But drugs for children? In the case of treating ADHD, medications such as Adderall and Ritalin have been called "miracle drugs" for a reason. Before these "psychostimulant medications," most hyperactivity in children was treated with psychotherapy, based on the belief through most of the 20th century that behavioral disorders had no biological basis. But these days, stimulants are among the most prescribed medications for American adolescents and children.
    This is largely because between 70% and 80% of children with ADHD respond positively to the drugs -- that is, they accomplish the goal of increasing the levels of dopamine in the brain and, in turn, help to reduce symptoms of hyperactivity, inattentiveness and impulsivity. Recent research has even suggested that such drugs cannot only help treat the disorder but also normalize a child's brain.
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    But these drugs are not exactly solving the problem; that is, they're not reducing the incidence of ADHD. The number of children diagnosed with ADHD, already high, is growing. A 2014 report found that prescriptions for ADHD drugs were up nearly 28% among children.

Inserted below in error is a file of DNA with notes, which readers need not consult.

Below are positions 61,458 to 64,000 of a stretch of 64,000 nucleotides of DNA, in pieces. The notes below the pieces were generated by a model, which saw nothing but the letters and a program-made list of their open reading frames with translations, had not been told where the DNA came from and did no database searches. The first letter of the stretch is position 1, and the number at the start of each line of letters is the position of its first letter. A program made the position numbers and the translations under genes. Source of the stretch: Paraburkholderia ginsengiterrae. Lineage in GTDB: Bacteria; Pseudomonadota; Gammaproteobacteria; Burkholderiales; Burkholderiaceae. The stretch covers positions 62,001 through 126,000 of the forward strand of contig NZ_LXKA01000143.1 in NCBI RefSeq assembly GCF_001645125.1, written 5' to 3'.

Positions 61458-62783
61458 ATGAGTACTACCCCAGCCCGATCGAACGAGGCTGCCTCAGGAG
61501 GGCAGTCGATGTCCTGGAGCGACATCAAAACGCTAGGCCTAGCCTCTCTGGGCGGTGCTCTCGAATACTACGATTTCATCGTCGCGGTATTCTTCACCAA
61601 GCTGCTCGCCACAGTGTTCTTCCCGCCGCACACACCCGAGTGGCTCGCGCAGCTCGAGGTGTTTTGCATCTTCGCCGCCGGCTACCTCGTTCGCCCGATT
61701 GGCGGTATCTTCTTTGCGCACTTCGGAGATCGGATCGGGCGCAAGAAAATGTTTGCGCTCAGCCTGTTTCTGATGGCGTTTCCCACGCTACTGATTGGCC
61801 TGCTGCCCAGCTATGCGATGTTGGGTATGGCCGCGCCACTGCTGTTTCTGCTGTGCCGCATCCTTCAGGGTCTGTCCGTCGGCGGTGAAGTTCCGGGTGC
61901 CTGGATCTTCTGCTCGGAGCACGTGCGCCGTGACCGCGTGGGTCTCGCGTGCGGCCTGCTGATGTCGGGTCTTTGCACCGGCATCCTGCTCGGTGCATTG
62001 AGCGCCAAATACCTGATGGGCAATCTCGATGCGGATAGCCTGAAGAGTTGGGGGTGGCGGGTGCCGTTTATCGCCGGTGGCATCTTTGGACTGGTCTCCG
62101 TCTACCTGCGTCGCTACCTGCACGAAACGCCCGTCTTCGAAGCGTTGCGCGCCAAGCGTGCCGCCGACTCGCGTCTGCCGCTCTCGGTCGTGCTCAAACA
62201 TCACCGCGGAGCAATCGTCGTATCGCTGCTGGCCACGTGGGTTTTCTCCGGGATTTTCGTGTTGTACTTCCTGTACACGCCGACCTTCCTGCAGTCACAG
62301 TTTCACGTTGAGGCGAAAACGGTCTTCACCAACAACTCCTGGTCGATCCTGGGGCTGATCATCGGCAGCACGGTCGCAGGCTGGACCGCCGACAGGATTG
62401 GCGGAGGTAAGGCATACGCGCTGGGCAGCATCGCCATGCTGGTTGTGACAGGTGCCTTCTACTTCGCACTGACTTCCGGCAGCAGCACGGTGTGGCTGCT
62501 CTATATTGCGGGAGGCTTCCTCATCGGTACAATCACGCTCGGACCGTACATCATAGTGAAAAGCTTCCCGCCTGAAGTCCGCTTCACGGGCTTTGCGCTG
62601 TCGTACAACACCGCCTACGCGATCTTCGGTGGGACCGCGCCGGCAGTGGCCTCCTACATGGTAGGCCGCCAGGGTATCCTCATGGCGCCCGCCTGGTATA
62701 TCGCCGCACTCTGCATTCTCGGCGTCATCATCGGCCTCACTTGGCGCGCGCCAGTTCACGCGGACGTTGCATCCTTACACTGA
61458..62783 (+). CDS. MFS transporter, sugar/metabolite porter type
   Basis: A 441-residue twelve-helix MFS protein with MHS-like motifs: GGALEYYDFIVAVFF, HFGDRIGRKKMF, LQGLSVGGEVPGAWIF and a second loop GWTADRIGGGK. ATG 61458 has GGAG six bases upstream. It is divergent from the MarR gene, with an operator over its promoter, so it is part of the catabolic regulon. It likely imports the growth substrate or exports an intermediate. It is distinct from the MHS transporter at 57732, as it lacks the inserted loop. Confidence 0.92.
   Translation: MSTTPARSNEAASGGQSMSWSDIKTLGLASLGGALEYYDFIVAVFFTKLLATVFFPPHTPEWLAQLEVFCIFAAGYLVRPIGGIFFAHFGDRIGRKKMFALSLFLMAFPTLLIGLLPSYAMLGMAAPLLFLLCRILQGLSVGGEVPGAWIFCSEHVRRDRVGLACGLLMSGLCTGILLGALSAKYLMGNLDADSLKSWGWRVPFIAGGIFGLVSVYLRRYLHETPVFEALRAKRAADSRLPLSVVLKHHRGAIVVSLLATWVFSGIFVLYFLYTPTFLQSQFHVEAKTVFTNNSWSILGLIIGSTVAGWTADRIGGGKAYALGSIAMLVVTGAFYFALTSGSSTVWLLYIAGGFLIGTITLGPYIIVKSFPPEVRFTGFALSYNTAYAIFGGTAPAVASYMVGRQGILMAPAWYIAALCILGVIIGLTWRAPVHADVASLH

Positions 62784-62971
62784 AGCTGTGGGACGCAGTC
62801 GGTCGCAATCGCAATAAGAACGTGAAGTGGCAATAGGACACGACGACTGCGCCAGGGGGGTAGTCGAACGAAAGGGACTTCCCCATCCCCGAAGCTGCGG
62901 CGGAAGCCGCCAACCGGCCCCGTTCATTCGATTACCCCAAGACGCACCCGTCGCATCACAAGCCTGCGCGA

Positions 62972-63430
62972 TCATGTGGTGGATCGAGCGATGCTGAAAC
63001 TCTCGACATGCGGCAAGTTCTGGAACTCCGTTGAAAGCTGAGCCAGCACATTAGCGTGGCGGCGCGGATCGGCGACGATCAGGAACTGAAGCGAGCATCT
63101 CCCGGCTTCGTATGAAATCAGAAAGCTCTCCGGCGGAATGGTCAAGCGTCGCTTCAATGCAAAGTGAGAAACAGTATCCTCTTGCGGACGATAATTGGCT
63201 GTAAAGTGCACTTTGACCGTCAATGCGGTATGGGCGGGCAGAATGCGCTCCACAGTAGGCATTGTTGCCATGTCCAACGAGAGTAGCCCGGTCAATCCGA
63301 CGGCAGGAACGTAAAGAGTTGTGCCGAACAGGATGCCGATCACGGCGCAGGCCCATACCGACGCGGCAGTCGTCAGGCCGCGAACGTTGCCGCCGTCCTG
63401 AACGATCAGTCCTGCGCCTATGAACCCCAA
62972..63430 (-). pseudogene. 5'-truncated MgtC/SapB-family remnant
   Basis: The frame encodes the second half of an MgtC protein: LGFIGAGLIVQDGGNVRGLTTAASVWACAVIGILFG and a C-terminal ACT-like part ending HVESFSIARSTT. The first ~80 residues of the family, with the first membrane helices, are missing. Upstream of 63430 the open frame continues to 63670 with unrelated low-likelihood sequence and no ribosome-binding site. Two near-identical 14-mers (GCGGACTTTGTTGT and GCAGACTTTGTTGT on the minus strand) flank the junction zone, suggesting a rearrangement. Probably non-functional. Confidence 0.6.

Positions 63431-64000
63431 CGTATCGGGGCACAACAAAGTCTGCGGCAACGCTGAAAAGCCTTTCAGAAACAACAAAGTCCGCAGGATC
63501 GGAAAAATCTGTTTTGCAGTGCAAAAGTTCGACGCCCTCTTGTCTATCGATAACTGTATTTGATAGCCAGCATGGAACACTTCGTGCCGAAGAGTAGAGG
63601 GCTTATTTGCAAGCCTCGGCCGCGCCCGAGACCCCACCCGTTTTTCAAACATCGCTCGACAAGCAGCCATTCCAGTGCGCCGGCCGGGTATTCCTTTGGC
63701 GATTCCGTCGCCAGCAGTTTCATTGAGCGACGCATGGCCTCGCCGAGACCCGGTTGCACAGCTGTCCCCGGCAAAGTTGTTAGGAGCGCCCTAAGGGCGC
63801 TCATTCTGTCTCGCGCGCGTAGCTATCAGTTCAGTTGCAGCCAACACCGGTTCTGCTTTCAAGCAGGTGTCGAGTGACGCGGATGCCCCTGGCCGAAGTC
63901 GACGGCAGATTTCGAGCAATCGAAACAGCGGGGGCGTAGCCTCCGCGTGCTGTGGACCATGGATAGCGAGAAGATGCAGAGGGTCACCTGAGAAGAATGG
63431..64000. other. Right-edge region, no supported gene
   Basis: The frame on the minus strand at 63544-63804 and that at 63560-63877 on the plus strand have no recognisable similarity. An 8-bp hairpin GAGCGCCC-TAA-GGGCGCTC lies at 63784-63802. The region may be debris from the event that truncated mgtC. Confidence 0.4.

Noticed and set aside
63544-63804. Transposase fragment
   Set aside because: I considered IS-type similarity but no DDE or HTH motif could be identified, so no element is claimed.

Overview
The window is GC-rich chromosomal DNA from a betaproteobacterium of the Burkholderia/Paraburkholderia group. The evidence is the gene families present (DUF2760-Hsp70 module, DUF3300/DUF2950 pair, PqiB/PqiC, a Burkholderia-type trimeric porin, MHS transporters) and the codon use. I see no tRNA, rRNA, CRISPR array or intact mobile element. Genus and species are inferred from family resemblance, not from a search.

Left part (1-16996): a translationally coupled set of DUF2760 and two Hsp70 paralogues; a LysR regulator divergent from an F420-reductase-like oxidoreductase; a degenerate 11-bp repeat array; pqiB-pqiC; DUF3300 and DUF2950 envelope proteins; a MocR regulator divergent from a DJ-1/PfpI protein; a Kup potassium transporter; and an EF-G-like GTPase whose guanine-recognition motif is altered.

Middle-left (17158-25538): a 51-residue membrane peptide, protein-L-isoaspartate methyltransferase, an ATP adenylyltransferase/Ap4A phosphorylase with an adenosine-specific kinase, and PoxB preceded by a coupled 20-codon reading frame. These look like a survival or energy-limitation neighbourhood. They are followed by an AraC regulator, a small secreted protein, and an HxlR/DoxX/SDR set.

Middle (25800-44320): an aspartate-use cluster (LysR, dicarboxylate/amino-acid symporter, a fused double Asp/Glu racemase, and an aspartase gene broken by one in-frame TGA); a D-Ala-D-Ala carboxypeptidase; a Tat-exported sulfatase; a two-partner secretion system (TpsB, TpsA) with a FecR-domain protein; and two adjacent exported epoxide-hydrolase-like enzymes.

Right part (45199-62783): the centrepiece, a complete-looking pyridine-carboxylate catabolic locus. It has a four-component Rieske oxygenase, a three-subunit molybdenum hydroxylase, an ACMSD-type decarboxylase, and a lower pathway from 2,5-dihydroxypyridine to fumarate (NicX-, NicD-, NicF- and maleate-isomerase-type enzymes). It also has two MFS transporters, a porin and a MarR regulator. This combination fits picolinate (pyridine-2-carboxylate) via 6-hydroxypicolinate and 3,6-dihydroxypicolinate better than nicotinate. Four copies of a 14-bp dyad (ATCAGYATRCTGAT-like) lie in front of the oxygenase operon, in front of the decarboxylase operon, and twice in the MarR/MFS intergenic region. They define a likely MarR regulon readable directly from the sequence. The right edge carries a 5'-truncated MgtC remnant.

At the same time, there's a good chance that many children are over-prescribed, or prescribed "just in case": According to the American Psychiatric Association, 5% of U.S. children have ADHD, but the CDC points to studies showing that diagnoses hover around 11%.
    What the new study makes clear is that the behavioral modifications designed to help children with ADHD are not the standard behavioral modifications that work on other children, and that parents of children with ADHD do need help -- and not just in pill form.